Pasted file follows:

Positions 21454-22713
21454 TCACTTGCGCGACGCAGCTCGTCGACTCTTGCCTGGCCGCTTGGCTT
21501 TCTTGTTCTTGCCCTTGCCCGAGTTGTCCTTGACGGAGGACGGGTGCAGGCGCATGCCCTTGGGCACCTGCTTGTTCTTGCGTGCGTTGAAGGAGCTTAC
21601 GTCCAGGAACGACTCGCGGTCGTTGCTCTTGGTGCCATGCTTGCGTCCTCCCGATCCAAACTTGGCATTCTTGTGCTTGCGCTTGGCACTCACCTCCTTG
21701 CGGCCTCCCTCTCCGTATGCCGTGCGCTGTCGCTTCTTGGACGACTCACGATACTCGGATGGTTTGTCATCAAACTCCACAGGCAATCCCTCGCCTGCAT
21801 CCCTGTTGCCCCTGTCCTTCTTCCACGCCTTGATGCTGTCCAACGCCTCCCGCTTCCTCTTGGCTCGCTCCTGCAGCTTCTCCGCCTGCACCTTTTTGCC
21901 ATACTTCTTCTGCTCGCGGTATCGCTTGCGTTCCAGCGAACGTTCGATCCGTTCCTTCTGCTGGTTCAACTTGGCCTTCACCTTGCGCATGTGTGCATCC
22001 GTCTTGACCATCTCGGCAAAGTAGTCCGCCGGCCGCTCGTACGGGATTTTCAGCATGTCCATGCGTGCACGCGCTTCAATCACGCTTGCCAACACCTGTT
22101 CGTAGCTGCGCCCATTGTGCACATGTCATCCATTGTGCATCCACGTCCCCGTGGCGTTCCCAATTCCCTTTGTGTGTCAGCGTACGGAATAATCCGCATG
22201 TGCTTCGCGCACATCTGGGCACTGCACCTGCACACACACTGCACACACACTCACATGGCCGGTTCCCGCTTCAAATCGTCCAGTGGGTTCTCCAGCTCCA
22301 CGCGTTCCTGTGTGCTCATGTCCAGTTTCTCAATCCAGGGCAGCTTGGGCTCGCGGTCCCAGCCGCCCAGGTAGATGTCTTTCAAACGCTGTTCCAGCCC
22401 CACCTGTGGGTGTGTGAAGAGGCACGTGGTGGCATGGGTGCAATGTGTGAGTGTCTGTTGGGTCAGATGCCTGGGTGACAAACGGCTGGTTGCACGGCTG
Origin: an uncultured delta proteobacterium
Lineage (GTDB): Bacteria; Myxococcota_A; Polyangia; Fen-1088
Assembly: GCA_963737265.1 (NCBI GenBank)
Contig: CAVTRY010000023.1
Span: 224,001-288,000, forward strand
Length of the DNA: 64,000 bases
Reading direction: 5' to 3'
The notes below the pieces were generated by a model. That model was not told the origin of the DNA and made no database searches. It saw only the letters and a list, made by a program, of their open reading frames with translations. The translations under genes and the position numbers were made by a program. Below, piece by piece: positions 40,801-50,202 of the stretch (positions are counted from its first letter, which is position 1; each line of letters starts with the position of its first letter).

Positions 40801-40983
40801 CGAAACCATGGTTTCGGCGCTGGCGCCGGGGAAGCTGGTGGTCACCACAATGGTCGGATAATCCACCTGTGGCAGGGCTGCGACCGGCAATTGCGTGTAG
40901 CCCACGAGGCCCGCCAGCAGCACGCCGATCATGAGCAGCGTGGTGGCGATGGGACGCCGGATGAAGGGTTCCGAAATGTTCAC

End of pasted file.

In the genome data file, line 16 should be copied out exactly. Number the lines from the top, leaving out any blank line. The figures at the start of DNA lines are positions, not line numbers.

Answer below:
Contig: CAVTRY010000023.1